Big data is a term used to describe data that are usually characterized by the “three Vs” of volume, velocity, or variety (Zikopoulos et al. 2011). Data of high volume are large in size and can require large storage and network bandwidth resources to manage. For example, in 2012, the National Institutes of Health’s 1000 Genomes Project exposed more than 260 terabytes of genetic data in more than 250,000 files (Clarke et al. 2012). Data of high velocity come into management systems, often from sensor systems, very quickly. The ATLAS Detector at the Large Hadron Collider creates 40,000,000 events per second, and filters out all but 200 per second, leaving them with a data recording rate of 320 megabytes per second (Haeberli et al. 2004). Data of high variety have inherent heterogeneity that can make them difficult to collate and compare. Take, for example, one minute’s worth of social media postings—2.5 million Facebook posts; 300,000 Tweets; 220,000 Instagram photos; 72 h of YouTube videos— together, they tell a story about social media users, but each type of content requires a different set of tools for analysis (Gunelius 2014). Additional characteristics of big data have been identified in industry, but these three suffice to describe the challenges posed by big data in this paper.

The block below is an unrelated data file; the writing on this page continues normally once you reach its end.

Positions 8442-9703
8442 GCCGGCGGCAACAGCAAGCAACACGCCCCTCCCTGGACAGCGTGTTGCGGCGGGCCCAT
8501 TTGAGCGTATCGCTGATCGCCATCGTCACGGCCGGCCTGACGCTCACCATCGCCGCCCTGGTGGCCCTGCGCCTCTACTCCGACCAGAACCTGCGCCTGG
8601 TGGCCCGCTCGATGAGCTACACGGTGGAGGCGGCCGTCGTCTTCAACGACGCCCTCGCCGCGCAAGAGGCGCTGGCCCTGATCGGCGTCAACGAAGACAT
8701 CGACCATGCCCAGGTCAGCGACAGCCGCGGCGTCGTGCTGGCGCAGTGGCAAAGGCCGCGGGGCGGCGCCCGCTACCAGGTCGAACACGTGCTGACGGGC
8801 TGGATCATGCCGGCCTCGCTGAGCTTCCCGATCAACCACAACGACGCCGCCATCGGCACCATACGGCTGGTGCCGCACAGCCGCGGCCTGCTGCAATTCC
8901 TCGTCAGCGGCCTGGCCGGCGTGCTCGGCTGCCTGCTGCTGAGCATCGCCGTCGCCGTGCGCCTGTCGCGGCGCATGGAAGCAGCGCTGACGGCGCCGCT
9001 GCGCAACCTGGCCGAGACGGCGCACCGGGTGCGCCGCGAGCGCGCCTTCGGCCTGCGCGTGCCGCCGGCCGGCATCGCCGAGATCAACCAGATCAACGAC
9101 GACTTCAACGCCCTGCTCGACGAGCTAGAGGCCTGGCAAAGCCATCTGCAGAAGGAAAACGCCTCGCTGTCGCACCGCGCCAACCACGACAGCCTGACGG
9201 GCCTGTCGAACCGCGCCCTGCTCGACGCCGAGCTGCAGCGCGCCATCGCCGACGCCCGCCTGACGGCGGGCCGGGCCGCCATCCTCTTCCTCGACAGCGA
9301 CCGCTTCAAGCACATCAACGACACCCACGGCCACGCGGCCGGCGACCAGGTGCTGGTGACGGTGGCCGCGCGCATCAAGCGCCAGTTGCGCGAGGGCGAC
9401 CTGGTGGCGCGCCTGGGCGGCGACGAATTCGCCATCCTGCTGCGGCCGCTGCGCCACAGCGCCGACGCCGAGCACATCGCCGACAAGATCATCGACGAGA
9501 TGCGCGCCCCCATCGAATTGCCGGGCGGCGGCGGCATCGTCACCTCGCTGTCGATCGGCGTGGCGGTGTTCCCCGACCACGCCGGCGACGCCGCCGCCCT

One of the principal new challenges introduced by big data is data storage and curation (Hilbert and López 2011). As the information technology infrastructure needed to support research data grows in complexity and cost, the tasks of procurement and management can grow beyond the scope of the typical research project. Domain-specific and institutional data repositories have emerged to take advantage of economies of scale and provide standards-based methods for data storage and curation. To illustrate, over the past four years, the Registry of Research Data Repositories (re3data.org) has compiled a steadily growing registry of more than 1500 research data repositories in more than 60 countries.